Riparian arthropod responses to flow regulation and river channelization.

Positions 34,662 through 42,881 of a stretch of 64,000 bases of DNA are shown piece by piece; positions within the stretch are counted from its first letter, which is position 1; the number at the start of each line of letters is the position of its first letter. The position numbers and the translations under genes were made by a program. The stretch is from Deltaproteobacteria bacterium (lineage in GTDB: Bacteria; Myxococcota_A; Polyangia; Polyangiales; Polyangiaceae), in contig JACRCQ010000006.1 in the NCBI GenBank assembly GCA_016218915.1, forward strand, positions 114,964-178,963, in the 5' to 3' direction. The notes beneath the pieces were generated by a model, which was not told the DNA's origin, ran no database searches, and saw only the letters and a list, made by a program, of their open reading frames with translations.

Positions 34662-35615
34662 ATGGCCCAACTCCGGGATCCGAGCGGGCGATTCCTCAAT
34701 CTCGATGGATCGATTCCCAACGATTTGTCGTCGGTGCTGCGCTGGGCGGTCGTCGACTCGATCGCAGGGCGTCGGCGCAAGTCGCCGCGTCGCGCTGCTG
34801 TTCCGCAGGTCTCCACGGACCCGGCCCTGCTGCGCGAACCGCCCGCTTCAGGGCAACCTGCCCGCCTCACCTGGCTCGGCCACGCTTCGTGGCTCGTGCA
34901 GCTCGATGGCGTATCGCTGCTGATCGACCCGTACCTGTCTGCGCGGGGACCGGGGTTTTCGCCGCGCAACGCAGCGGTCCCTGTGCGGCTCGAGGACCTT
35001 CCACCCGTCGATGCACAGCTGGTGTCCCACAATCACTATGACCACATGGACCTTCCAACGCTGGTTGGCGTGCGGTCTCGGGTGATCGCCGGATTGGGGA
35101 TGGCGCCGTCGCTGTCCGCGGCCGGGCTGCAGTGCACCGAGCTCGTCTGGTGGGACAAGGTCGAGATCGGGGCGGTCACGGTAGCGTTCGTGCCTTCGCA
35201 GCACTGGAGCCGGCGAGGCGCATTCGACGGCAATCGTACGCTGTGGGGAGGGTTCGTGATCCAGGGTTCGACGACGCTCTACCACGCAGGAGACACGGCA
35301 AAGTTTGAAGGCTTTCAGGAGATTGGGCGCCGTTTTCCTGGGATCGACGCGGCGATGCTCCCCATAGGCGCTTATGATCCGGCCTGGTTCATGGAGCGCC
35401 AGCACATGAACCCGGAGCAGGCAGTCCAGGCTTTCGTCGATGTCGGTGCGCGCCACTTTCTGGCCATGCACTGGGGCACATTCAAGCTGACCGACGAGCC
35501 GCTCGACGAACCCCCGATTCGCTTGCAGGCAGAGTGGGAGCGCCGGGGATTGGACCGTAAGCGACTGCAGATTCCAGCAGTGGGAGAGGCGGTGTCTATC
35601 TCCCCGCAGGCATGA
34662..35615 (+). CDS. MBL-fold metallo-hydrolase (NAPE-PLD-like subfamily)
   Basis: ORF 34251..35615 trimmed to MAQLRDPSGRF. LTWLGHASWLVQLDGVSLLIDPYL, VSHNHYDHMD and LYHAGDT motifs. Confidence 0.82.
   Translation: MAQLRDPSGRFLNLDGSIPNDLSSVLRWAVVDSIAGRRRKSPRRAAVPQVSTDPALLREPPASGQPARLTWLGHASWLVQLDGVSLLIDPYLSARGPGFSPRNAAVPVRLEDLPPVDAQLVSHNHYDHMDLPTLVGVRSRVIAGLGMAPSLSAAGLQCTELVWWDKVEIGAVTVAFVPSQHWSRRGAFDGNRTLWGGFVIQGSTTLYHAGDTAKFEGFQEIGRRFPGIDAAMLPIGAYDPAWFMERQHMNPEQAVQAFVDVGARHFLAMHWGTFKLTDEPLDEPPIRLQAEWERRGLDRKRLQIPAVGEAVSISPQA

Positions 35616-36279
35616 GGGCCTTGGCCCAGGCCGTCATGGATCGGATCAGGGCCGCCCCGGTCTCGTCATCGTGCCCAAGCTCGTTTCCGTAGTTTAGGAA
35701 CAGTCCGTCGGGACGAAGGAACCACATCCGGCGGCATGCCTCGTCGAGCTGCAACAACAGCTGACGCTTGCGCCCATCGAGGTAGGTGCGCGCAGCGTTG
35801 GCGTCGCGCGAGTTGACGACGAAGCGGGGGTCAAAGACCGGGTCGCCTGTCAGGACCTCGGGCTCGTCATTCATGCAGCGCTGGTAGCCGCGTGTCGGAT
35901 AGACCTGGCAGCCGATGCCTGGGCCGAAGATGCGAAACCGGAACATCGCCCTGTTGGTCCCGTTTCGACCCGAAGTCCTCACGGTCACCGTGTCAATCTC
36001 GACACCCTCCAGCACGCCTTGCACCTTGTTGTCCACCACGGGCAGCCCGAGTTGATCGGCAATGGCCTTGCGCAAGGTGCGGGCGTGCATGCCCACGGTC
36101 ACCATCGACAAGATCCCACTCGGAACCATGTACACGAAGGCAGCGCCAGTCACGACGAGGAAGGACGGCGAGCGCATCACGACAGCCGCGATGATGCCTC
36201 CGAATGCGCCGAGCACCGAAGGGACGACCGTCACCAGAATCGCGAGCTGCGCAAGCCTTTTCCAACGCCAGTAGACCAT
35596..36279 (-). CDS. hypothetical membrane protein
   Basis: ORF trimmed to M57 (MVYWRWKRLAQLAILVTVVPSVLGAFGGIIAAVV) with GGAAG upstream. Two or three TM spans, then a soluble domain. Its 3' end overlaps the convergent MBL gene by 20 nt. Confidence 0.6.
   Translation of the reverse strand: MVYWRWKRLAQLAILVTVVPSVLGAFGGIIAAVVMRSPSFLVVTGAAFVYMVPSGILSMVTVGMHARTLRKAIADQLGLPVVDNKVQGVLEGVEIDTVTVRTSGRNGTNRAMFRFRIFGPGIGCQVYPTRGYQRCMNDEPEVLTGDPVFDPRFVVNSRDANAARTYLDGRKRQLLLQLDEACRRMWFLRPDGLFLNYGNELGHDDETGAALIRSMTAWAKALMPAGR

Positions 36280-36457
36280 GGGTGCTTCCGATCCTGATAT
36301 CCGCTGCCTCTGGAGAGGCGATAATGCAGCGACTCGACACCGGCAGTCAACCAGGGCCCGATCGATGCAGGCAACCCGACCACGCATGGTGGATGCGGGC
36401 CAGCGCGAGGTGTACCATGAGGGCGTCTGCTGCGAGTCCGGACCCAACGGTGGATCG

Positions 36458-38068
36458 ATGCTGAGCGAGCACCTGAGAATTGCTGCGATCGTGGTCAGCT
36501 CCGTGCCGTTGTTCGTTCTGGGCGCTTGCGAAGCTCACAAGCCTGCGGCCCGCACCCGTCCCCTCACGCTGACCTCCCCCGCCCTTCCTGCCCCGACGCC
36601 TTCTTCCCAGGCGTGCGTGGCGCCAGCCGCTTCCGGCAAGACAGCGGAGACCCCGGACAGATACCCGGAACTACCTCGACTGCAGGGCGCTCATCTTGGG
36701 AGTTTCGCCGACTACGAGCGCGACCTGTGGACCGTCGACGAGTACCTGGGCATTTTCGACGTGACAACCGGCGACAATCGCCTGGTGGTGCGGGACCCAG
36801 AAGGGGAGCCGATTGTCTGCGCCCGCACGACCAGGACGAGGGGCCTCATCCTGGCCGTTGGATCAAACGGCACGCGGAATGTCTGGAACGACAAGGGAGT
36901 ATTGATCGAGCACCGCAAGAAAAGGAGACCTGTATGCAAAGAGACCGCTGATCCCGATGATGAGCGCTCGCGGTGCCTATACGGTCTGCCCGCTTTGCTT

Alterations to river flow and morphology widely impact riverine habitats. Little is known about the consequences of such alterations on riparian arthropods, although they contribute substantially to riverine biodiversity and play a critical role in linking aquatic and terrestrial food webs. We investigated the interactive effects of flow regulation (hydropeaking) and river channelization on gravel-bar habitat characteristics and riparian arthropods in seven Alpine rivers. Digital elevation models were developed to simulate inundation dynamics of each gravel bar. Channelization significantly increased inundation frequency, and hydropeaking increased substrate embeddedness. The total abundance of riparian arthropods was significantly reduced by hydropeaking, whereas arthropod species richness was reduced by both hydropeaking and channelization. Sites that were affected by both hydrological and morphological modifications together were almost devoid of arthropods. The sensitivity of riparian arthropods to alterations in flow and morphology differed among taxa. Spider abundance and richness were significantly reduced by channelization only. Ground beetles showed no significant response. Rove beetle abundance and richness were negatively affected by hydropeaking whereas channelization had a negative effect only in rivers with hydropeaking. Abundance and richness of all taxa combined, and of spiders independently, were negatively correlated with inundation frequency and substrate embeddedness. Rove beetle abundance and richness were negatively correlated with embeddedness. Spider and rove beetle richness were also correlated with gravel bar area. Synthesis and applications. Our results indicate that the richness and abundance of riparian arthropods were predominantly affected by the availability of exposed gravel above the average high-water level and substrate embeddedness. Restoration of riverbank morphology and mitigation of hydropeaking are likely to benefit riparian arthropods. Riparian arthropods, particularly spiders and rove beetles, appear to be sensitive indicators of the ecological effects of hydromorphological alterations in rivers.